We won’t have to wait long to hear how other companies are faring since quarterly reporting commences in the United States in a little over a fortnight, but I would note that the February U.S Small Business survey of activity showed an ongoing deterioration in profitability of respondents, with the reading falling to a 14-month low last month.
Australian data is weakening, but little sign yet that the RBA are in the mood for cutting
Locally, the RBA aren’t giving any indication yet that they feel the need to cut local interest rates despite increasing evidence to suggest they will.
And they will.
The minutes from their last board meeting spoke of a ‘sharper decline than expected in dwelling investment’ and that there was ‘considerable uncertainty around consumption’, but that there was ‘no strong case for a near term adjustment’.
Indeed, some media commentators and RBA members continue to hold the belief that continued strength in local employment makes it unnecessary to cut rates, which might be true now, but deeper into 2019 will almost certainly not be the case.
Forward indicators on employment aren’t just flashing amber, they are looming red, and its precisely this issue that causes us most agitation when thinking forward for the economy and share prices.
Last week’s 4.9% unemployment rate for February – the lowest since June 2011 – is definitely the peak and will likely finish the year nearer 6% than 5%.
Nufarm (NUF) downgrades guidance, but this makes for terrific opportunity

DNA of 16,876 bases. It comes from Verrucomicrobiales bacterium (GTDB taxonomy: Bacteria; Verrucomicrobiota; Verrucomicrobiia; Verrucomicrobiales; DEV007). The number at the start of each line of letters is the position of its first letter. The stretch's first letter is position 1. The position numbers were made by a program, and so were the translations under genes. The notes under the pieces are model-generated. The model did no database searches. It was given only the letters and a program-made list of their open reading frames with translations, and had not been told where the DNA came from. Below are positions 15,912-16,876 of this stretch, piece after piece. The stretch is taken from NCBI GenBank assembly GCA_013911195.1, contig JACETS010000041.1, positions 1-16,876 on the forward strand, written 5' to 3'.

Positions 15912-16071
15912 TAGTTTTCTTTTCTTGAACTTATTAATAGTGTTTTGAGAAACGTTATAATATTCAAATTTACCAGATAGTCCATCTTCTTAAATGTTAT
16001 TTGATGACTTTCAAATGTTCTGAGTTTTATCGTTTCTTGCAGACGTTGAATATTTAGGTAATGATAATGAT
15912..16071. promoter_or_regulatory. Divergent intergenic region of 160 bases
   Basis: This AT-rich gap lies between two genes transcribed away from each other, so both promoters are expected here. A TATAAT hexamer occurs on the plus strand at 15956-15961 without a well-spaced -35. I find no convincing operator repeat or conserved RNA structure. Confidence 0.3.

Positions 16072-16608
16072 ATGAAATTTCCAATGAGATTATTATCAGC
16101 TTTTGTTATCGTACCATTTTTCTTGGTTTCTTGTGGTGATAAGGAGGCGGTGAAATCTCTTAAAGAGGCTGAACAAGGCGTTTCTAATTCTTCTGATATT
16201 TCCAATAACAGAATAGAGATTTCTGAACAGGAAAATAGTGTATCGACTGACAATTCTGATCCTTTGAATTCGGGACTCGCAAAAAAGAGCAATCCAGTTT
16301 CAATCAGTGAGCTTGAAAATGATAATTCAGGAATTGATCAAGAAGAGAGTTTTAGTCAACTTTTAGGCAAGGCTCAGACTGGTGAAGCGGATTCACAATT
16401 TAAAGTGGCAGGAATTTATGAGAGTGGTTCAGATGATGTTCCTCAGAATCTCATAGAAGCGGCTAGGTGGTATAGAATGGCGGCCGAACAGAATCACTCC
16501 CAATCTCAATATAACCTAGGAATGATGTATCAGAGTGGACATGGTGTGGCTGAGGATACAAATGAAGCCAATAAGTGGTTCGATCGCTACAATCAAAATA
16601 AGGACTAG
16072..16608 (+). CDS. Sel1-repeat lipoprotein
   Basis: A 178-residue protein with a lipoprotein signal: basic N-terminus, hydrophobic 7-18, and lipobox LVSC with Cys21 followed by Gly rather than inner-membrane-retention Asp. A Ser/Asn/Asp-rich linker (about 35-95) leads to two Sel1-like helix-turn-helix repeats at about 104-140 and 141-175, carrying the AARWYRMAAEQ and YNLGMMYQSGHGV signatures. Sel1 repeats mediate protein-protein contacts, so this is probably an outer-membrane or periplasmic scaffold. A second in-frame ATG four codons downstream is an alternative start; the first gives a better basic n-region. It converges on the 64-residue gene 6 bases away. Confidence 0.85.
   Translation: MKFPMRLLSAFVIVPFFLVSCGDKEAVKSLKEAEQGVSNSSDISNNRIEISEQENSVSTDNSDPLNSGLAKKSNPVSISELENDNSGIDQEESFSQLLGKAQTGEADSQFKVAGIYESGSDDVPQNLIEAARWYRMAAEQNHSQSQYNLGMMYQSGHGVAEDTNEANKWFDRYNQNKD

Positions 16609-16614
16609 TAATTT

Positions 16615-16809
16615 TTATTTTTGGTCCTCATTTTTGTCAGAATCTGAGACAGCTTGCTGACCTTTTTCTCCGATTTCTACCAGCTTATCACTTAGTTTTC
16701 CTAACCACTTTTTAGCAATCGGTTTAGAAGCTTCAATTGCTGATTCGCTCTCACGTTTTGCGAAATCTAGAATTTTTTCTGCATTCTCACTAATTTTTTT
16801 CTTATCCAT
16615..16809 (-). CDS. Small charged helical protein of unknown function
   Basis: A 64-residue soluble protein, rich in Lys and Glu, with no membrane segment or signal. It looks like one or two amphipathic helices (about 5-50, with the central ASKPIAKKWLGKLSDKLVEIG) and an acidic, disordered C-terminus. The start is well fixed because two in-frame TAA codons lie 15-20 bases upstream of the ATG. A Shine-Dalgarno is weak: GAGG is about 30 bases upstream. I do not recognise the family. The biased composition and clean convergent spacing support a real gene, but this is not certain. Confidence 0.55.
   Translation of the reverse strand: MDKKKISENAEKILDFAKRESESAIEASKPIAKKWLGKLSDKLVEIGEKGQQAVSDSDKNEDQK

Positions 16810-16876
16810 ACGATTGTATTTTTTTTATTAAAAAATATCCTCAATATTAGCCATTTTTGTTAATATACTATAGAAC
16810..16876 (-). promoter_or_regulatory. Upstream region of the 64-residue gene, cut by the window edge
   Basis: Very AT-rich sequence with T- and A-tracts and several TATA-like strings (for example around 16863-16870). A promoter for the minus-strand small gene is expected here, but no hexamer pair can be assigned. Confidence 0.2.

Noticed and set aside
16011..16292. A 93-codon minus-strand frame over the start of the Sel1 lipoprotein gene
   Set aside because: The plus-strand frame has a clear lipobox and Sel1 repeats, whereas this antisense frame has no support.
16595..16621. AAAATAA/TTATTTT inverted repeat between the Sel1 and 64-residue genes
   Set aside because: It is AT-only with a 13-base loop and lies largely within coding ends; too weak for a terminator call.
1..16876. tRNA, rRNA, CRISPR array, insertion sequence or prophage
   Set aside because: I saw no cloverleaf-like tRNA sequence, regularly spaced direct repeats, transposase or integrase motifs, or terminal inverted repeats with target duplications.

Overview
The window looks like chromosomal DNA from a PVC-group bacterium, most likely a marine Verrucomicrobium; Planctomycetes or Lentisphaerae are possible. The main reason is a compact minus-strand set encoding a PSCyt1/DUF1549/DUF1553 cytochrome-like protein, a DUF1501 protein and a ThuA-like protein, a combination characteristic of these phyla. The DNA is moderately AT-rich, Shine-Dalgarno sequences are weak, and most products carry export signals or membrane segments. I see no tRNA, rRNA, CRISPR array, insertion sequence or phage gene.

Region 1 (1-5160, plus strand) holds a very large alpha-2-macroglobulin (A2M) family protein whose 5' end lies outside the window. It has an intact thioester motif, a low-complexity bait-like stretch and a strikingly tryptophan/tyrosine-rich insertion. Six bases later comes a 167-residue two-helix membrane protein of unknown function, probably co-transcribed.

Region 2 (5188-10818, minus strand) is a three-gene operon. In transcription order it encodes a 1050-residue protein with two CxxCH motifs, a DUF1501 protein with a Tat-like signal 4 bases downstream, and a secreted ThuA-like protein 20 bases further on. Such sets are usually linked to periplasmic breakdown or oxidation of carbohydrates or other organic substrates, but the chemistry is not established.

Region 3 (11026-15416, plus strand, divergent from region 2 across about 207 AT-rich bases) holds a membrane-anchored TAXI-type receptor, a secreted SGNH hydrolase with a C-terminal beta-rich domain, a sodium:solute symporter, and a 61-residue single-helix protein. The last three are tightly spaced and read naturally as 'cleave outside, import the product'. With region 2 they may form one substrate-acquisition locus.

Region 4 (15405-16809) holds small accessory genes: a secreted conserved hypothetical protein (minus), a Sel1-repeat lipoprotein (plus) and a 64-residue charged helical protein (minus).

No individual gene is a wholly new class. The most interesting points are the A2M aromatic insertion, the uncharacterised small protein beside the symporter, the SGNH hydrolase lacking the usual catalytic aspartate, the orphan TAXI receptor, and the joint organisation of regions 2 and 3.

NUF shares got whacked last week, falling -25% before recovering to close the week down just under -15%.
Even though we initially recommended NUF shares in the high $5’s we weren’t wholly unhappy with the sell-off since many investors, including PRIME’s very own Australian equity managed accounts, had yet to fully position themselves in a stock that whilst in a maelstrom of near-term earnings headwinds, poses such potential for turnaround on a 2-3 year view.
NUF shares have suffered from the continued impact of Australia’s east coast drought, the heavy working capital impact unsold inventory has placed on the balance sheet and concerns relating to its distribution of controversial Bayer/Monsanto herbicide, glyphosate (round-up).
On top of these issues, NUF were forced to disclose that one of their recent European acquisitions was failing to achieve target profitability because of an unforeseen change to Chinese environmental standards that had played havoc with product volumes for sale.
Things were already bad, but this news is the final indignity.
However, with new cashflow guidance reset in the mid-high $400m range for 2019, it is quite easy to see how group cashflow can increase by perhaps a further $100m as weather conditions normalize and the European deals bed down in the coming few years, added to which will be cashflows from the group’s lucrative omega-3 canola that could be over $100m also within the next 5 years.
In all, at $4.60 NUF shares could be on 4x EBITDA or less some guesstimate of 2022-2023 forecasts, which ultimately makes them look perhaps 50% cheap conservatively.
That will take time to play out, but the opportunity still strikes us like a wonderful risk-reward opportunity at current levels.
A quiet week ahead despite quarter-end, but it gets busy in April
The week ahead is a quiet one with little data of note out save Australia’s private sector credit data for February.
It is however the end of the quarter, so it is possible trading activity picks up as fund managers position portfolio’s for reporting.
The following week will be a big one however, with the usual slew of monthly economic data due globally, and here in Australia, the Federal Budget to be delivered on Tuesday night.
Have a great week.
Friday 5pm values
Friday closing values
Key Dates: Australian Companies